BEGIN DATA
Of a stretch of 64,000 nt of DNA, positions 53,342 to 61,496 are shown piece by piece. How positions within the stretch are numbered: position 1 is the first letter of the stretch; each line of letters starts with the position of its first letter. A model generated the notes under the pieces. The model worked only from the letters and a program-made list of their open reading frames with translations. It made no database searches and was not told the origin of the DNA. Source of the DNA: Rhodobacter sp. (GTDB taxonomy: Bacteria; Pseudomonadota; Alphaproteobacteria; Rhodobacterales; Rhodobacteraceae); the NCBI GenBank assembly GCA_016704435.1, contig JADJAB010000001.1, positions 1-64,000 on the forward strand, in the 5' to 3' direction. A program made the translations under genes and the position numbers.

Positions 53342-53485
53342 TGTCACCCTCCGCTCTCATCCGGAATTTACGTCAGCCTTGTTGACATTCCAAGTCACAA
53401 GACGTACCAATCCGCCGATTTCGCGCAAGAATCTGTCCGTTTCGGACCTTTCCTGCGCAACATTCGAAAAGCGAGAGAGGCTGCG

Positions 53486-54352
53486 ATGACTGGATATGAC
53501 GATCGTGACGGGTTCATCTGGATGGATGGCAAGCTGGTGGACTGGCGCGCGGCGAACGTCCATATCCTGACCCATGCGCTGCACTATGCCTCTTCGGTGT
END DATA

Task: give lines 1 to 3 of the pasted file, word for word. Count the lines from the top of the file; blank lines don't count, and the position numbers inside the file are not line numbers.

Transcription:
Of a stretch of 64,000 nt of DNA, positions 53,342 to 61,496 are shown piece by piece. How positions within the stretch are numbered: position 1 is the first letter of the stretch; each line of letters starts with the position of its first letter. A model generated the notes under the pieces. The model worked only from the letters and a program-made list of their open reading frames with translations. It made no database searches and was not told the origin of the DNA. Source of the DNA: Rhodobacter sp. (GTDB taxonomy: Bacteria; Pseudomonadota; Alphaproteobacteria; Rhodobacterales; Rhodobacteraceae); the NCBI GenBank assembly GCA_016704435.1, contig JADJAB010000001.1, positions 1-64,000 on the forward strand, in the 5' to 3' direction. A program made the translations under genes and the position numbers.

Positions 53342-53485
53342 TGTCACCCTCCGCTCTCATCCGGAATTTACGTCAGCCTTGTTGACATTCCAAGTCACAA